“Independence Day is almost here!”
“Shop for what you like.”
“Our July newsletter”
As I scroll through the list of promotional messages that pop up in my inbox, I often wonder if there is so little action – provoking action. Many mention what is clear (# 1 above), lack of context (# 2 and # 3), or tell me nothing (# 4).
And this is even though customer expectations for targeted messaging are rising.
says McKinsey 71% of consumers expect personalization from the brands and businesses they choose, and three – quarters are frustrated when they do not receive it.
Persado says it has generated over 15 million unique campaign messages over the past decade based on a platform that constantly tests different word combinations to determine which ones work best in a particular context.
The company has identified 15 different language categories that can inspire action.
Achievement – “Congratulations on reaching level 1,000.”
Exclusion – “Sneak peek sale for our best customers only.”
Satisfaction – “Your end of year bonus.”
Safety – “How to get over a bear market.”
Attention – “You need to know this.”
Intimacy – “How are you disrupting the uncertain economy?”
Motivation – “We can’t wait to tell you the news.”
Curiosity – “Big retailers tell you you don’t want to know.”
Thanks – “Because you are one of our best customers.”
Motivation – “You’re almost there!”
Regret – “Do not leave out about this measure.”
Interest – “Take a look behind the scenes.”
Urgency – “Only 24 hours left!”
Good luck – “You hit the jackpot.”
Challenge – “We promise you can’t resist this.”
Getting and retaining customers often requires a combination of motivation that may vary depending on a person’s relationship with your company or their stage in the buying cycle, says Lisa Spira, head of content information at Persado.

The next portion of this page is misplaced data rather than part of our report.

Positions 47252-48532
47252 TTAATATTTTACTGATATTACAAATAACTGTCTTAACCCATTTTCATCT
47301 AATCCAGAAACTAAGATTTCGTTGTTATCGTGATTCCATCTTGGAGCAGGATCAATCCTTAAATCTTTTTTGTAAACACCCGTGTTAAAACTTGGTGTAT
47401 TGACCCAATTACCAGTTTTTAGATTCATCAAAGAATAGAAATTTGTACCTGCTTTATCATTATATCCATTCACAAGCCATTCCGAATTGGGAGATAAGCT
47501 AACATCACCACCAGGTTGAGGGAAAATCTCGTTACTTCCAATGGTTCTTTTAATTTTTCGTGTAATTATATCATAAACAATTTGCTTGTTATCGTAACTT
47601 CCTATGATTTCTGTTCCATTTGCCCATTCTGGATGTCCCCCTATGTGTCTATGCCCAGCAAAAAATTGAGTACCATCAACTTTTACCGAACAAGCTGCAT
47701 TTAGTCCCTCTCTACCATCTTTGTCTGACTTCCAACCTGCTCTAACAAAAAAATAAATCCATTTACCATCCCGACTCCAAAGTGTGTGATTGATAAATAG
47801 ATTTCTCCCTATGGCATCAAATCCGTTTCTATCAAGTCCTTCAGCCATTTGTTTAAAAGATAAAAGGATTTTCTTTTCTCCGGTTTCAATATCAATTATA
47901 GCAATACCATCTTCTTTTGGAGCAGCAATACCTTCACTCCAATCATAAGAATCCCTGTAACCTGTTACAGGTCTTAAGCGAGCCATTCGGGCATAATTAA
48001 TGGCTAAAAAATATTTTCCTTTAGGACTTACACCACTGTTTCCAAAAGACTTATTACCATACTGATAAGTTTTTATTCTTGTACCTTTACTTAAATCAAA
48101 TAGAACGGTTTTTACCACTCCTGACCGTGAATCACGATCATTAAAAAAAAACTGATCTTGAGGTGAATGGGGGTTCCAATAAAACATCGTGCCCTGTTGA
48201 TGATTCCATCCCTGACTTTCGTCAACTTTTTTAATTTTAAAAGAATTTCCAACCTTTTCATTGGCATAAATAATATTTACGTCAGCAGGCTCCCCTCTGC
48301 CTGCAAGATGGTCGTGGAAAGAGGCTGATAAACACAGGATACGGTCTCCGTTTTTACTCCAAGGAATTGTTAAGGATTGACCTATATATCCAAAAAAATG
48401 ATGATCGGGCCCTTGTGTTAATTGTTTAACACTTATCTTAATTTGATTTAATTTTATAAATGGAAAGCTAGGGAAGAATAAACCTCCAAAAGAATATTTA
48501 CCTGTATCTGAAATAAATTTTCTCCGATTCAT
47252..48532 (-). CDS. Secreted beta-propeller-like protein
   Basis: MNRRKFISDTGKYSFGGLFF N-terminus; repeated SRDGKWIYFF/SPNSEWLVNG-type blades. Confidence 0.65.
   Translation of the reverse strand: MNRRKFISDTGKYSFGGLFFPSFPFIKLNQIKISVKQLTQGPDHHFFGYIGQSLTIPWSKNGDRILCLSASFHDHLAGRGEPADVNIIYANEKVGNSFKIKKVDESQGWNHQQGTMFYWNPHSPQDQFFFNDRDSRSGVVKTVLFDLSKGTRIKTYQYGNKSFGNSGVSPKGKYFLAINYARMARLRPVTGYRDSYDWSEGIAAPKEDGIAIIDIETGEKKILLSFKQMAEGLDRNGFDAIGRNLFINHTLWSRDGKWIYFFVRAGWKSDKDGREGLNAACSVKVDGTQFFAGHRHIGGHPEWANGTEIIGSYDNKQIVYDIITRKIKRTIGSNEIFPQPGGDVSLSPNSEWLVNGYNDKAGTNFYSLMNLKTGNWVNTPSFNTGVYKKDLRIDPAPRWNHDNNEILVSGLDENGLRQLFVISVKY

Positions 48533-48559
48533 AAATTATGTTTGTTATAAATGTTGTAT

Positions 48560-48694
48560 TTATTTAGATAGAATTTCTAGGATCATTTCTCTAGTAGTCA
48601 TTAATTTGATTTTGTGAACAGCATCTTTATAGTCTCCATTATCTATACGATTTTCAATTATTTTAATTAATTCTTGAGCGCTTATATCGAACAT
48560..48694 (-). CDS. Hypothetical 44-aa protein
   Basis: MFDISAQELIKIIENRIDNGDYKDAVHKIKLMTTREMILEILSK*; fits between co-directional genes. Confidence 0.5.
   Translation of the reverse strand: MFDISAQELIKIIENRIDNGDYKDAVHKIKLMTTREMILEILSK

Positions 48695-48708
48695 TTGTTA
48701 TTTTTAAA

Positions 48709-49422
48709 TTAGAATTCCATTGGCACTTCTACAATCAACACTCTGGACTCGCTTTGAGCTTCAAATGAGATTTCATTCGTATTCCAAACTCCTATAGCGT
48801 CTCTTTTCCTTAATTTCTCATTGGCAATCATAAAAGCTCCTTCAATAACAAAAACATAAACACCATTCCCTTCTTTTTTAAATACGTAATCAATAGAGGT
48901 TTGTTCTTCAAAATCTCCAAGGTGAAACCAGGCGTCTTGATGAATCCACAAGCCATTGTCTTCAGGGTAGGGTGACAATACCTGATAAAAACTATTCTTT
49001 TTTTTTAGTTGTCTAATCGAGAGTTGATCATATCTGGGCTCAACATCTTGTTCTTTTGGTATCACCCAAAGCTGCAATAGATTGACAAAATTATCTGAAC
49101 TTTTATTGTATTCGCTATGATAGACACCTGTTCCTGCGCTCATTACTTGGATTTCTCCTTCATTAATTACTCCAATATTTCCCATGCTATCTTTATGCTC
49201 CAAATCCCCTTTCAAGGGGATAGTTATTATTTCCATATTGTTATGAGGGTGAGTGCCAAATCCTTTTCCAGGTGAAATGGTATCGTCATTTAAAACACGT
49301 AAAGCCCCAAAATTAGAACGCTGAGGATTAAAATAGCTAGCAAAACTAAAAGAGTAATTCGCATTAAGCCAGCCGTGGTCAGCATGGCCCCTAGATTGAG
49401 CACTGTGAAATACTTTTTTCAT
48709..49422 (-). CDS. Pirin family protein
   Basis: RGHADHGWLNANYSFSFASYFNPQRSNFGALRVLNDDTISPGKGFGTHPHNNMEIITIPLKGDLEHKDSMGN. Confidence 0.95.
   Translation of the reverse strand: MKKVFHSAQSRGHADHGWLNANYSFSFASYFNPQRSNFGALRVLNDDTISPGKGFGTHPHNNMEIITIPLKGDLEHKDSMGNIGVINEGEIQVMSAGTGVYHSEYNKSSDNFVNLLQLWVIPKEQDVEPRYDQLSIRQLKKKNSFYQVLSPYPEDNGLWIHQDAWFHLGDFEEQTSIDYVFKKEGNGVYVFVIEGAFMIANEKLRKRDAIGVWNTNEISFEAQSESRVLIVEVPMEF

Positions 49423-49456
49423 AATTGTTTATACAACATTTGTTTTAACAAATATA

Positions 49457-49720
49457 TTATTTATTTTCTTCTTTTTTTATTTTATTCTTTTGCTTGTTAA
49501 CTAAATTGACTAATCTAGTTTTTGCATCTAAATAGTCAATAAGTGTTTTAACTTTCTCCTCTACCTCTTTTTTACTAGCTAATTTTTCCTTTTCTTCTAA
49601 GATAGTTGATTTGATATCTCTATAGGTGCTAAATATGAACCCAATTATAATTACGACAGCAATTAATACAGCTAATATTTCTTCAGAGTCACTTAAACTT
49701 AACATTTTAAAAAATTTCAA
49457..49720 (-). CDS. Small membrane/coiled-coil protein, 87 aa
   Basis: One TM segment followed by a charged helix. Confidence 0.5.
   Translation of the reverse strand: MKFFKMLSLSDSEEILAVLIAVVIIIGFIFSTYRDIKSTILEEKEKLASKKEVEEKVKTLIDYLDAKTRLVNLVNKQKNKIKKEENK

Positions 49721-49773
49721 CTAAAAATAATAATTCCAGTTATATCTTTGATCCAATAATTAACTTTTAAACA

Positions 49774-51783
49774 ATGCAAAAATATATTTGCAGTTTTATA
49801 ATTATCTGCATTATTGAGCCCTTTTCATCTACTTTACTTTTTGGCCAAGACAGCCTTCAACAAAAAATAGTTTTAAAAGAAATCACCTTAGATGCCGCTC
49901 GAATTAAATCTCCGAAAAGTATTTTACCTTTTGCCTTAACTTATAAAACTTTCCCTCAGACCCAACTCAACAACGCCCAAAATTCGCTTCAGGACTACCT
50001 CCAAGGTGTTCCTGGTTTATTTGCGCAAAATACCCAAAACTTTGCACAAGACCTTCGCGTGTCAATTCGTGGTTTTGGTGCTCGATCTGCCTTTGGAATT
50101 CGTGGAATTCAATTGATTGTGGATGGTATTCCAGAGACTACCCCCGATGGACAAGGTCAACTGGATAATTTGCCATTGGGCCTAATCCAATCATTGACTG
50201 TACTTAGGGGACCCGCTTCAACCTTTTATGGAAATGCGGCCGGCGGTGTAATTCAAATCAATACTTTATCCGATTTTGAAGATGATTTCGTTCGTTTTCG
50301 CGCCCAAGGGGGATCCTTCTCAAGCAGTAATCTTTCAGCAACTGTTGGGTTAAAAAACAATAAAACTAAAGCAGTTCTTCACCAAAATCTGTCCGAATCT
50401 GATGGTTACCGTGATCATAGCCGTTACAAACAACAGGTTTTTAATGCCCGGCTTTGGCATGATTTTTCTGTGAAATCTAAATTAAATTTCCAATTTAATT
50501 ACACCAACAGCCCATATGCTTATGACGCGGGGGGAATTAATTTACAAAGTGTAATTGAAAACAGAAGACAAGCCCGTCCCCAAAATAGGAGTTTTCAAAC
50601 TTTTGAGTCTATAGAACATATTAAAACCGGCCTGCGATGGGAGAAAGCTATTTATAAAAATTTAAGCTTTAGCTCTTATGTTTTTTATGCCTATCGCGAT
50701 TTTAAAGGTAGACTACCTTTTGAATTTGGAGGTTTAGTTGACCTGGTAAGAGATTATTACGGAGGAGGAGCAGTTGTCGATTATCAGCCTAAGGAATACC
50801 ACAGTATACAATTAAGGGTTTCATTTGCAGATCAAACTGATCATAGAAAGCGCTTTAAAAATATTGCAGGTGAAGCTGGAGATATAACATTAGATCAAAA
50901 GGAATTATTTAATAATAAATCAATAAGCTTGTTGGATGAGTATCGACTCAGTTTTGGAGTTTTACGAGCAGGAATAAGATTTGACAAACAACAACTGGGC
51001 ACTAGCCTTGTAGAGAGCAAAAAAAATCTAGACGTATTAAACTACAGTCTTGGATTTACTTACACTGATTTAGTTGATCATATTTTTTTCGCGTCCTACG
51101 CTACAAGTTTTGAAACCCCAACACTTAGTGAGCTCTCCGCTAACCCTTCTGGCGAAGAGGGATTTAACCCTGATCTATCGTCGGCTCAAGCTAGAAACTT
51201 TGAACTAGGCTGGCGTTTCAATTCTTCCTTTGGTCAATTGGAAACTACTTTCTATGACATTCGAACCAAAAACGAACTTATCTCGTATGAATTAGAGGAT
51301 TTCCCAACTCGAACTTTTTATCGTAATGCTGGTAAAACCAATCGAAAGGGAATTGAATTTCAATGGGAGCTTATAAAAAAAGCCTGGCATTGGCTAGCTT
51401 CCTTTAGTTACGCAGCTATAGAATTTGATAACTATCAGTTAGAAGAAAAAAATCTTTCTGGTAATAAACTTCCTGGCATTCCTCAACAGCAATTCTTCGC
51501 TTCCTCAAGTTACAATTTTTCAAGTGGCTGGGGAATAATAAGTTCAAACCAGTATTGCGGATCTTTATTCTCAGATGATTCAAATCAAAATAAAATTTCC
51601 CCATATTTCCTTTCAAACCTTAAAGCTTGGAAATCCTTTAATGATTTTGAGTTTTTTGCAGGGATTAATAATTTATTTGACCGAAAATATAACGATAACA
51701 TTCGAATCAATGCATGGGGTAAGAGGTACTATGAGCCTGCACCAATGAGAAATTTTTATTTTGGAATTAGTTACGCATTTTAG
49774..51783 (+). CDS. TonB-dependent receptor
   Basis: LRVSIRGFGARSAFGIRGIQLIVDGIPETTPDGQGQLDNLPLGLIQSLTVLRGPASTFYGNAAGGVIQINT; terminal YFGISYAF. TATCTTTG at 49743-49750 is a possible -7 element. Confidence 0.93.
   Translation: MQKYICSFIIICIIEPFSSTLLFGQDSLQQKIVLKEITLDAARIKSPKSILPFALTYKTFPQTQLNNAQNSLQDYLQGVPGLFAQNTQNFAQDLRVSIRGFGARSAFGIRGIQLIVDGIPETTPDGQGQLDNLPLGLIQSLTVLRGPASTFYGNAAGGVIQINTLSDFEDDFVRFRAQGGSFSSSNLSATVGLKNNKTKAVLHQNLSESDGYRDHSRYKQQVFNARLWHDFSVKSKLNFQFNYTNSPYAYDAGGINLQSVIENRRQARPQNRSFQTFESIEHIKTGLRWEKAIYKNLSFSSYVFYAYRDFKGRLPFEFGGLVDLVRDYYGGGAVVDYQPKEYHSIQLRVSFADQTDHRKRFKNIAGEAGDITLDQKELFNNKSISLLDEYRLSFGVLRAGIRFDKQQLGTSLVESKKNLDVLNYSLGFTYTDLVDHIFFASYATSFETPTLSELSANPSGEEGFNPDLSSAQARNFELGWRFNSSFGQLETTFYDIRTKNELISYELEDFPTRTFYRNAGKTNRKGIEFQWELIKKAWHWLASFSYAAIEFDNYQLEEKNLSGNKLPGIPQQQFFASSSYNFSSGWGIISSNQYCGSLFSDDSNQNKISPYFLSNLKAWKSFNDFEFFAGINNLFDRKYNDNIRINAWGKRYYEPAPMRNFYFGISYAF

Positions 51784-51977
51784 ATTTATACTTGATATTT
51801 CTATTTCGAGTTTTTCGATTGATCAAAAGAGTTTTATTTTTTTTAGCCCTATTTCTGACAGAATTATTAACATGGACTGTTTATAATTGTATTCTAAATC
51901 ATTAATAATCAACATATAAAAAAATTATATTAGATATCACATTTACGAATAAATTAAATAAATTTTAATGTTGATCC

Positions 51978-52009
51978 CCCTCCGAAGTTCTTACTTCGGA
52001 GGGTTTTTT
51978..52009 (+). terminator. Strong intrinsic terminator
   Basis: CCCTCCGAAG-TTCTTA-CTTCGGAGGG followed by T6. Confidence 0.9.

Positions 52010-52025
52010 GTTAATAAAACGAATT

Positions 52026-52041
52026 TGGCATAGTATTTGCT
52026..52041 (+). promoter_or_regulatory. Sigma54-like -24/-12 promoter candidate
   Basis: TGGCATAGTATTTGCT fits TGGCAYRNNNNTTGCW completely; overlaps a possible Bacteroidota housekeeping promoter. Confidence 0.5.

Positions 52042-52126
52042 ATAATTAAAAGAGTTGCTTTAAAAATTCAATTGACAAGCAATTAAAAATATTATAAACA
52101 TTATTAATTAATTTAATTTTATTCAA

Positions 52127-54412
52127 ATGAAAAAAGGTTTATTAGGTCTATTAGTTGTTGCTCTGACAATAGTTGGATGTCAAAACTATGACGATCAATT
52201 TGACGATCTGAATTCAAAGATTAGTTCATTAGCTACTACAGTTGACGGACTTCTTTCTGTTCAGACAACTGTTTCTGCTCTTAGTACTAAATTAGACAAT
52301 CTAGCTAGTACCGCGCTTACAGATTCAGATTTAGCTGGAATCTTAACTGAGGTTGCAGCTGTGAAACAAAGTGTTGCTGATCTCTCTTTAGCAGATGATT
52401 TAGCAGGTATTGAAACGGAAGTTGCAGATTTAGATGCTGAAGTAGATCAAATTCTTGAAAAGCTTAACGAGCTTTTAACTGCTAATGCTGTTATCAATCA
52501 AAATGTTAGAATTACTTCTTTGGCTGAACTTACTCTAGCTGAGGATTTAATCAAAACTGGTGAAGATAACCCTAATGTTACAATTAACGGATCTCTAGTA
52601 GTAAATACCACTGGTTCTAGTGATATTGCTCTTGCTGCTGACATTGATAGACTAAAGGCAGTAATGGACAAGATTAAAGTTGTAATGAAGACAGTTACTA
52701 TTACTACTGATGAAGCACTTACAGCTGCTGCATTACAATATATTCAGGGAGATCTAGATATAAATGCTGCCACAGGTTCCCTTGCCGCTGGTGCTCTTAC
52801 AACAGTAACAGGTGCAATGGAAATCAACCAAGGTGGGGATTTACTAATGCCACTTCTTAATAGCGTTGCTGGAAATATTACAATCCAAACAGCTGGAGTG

“Stimuli do not stay constant,” she says. “If you give someone an Achievement message and continue to send Achievement messages, that personal touch will be lost. You need to keep changing and remember that context matters. ”
A better approach to expectations that responds to an Achievement motivator is to give them Gratitude, after which a message of exclusivity can make them feel special.
Solidarity messages like “Welcome, Anna” on a landing page are extremely effective, Spira said.
External influence is important
The effectiveness of the message is also influenced by social, economic and political factors.
For example, Persado noticed a dramatic shift in stimuli during COVID-related locking in 2020. The alert messages, which were ranked in the top five in 2019, fell to the next on the list, and did not “Luck” measures succeeded in arousing no response at all, perhaps because not many people were feeling lucky at the time.
On the other hand, messages of Gratitude, Solidarity and Satisfaction performed better than usual.
“The high-pitched language did not fit well with the vibrancy of the moment,” says Spira. “Attention came back with a softer touch later in the pandemic – more like a friendly reminder rather than a shout out.”
Seasonal factors are also important.
For example, “Attention” and “Achievement” messages tend to work well during the holidays, while “Challenge” and “Urgency” calls are more effective in late summer when parents are in a hurry to prepare children for school.
Certain motivators tend to work well regardless of the circumstances: Appeals for Achievement, Satisfaction, and Exclusion work in general, the report says. Safety is another multi – year winner, but during COVID, language such as “we have you covered” did better than “protect yourself” when many people felt that safety was out of their control.
Use with caution
Some stimulants are best used with caution.
“Repentance is usually a lower-functioning emotion, but it works well in some contexts such as financial services during the pandemic,” says Spira. “Sadness is characterized by ‘do not do’, a word that generally does not work as well, but can be effective when people need stability.”
This was the case in 2020 when “this clear need produced atypical positive results” for financial institutions, in particular, the report notes.
“Challenge” is generally at the bottom of the efficiency list but may be useful for specific categories of customers, such as athletes and players.
Stimulants can provoke a mixture of strong reactions, such as “thank you” mixed with “exclusive,” as in “Thank you for your support; you are invited to our exclusive pre-sale. ”
And there’s one motivation – anger – that Persado doesn’t often recommend. “There are contexts in which it can work, but it can be confusing that we rarely recommend it,” says Spira.
Of course, that does not stop political candidates from sending angry messages at us. As I said, matters are context.
Copyright © 2022 IDG Communications, Inc.
Word count: How the language you use fosters emotions in the people you are trying to reach
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